The Montezuma County Planning Commission will seek ideas from the public on diversifying the economy while also gathering feedback on whether the county should ask for a sales tax on the 2020 ballot.
Community meetings on the topics will be held in towns and rural communities over the next two years, said Planning Commissioner Bob Clayton during a presentation Tuesday.
The Montezuma County Commission gave its support for holding the community meetings, with the condition that economic development be explored, not just promotion of a sales tax.
Clayton said the planning board supports the idea of asking voters for a 1 to 2 percent county sales tax, which would generate an estimated $2 million to $4 million per year toward government services and community projects. The county does not have a sales tax.
“We want to reach out to people, explain our side and get input,” Clayton said.
Nearly 50 percent of the total property tax revenues collected countywide are paid by Kinder Morgan, which owns a sprawling industrial operation that pulls carbon dioxide from a large underground reservoir on the west side of the county. The gas is shipped to far away oilfields in Texas, Oklahoma and New Mexico for well pressurization.
County officials said the company has been a blessing for jobs and tax revenues, but long-term planning is needed on replacing that revenue when the carbon dioxide field eventually begins to play out.
Planning Commissioner Kelly Belt said a sales tax would bring in money from tourists, who use county services such as roads but do not contribute with taxes.
“The burden right now for county revenues is all on property owners; a sales tax is more fair,” he said.
Commissioner Larry Don Suckla is not supportive of a sales tax and wants to find ways to save constituents money and supporting business through “reduced development fees, cutting wasteful government spending and lowering property taxes.”
If a sales tax question were proposed, he wants language stating that whatever is raised by the tax, the same amount should be cut from property taxes by lowering mill levies.
“I think we ought to tackle, how do we put more money in their pockets instead of taking money out of them,” Suckla said.
Suckla said the county is financially healthy, and has $28 million in reserves, with $6 million available for projects. He encouraged ideas on how to spend it to benefit the community.
Commissioner Jim Candelaria agreed a sales tax would spread out the tax burden so it does not just fall on property owners. He was also open to the idea of reducing property taxes as part of the sales tax proposal.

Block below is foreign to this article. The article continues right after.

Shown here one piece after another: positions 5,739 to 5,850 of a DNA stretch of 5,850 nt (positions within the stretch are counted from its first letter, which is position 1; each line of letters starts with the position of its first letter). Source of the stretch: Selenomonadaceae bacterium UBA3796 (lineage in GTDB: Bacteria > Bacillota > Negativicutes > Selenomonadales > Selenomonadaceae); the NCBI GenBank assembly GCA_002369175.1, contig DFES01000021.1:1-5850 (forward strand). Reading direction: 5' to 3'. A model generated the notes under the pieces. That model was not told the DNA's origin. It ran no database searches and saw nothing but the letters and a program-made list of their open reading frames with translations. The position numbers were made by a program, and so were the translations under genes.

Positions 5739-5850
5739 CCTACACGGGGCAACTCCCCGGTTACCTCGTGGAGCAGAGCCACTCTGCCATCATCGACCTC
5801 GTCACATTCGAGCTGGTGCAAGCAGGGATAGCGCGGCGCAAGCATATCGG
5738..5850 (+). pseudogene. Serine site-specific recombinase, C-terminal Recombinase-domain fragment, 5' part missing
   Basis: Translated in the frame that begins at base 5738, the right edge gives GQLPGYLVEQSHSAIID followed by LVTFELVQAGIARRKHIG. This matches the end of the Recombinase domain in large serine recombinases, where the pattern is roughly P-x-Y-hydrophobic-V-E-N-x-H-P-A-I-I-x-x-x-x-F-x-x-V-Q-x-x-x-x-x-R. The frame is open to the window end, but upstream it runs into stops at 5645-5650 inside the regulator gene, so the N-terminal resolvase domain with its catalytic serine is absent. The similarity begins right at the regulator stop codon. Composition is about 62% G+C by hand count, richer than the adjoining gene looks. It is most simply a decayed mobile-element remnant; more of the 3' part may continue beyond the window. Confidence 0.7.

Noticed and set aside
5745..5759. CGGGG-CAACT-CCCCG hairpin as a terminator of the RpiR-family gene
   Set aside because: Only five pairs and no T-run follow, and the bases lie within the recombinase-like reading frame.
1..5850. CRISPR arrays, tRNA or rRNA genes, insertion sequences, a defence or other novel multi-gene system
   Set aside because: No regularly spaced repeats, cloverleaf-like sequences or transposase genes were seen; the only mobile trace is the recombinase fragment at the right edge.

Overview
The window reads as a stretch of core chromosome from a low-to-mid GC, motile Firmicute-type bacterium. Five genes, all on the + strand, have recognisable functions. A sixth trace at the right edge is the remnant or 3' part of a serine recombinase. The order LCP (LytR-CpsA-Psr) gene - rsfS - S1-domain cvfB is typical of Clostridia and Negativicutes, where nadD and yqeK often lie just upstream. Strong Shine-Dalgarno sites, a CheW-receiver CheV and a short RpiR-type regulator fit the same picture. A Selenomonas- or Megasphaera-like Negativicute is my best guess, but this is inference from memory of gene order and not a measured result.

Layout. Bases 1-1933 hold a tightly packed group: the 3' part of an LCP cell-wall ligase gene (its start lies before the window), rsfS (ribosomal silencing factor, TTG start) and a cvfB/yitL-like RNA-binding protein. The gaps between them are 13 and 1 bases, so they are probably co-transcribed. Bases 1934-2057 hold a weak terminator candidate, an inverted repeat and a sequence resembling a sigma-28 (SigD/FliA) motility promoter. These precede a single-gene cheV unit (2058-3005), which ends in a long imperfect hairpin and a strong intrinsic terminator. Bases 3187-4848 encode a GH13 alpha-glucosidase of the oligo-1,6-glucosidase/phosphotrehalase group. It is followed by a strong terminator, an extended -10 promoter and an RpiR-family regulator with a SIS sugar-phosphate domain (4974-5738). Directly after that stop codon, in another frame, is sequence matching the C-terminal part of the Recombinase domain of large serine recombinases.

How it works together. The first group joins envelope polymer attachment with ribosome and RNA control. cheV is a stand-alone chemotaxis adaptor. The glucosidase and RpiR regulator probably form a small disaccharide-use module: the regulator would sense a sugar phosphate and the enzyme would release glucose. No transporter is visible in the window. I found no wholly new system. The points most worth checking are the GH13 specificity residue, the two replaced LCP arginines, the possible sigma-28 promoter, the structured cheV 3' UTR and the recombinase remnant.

“Let’s look at it; we have more than a year for analysis,” he said.
The county’s growth and health financial position with impressive reserves is largely due to Kinder Morgan tax revenues, said Commissioner Keenan Ertel.
“We rely on the financial input, but the eventuality is that the CO2 will end some day, and when it does, this county will take a hit,” he said.
How to compensate for that future loss includes making government more efficient, bringing in new businesses, and potentially a new sales tax, Ertel said.
Even with the windfall, the county remains fiscally conservative, officials said. When there was a $1 million budget shortfall in 2017 from a drop in oil and gas revenues, the county made department cuts to cover it, rather then dipping into reserves. They recently reduced the county vehicle fleet by 15 percent.
Suckla added, “reinventing the county” with innovative businesses is a better place to start the conversation rather than taxes.
Some ideas being passed around for increasing economic development include a USDA processing plant, building a conference center, a bio char plant that processes forest slash, commercial solar farms, hemp farms and CBD processing plants, outdoor recreation, a public beach area at McPhee Reservoir, improving broadband internet and expanding Pueblo Community College to include dormitories.
“The meetings will generate more ideas and solutions we have not thought of,” Belt said.
“I think it is a proactive approach,” Candelaria added.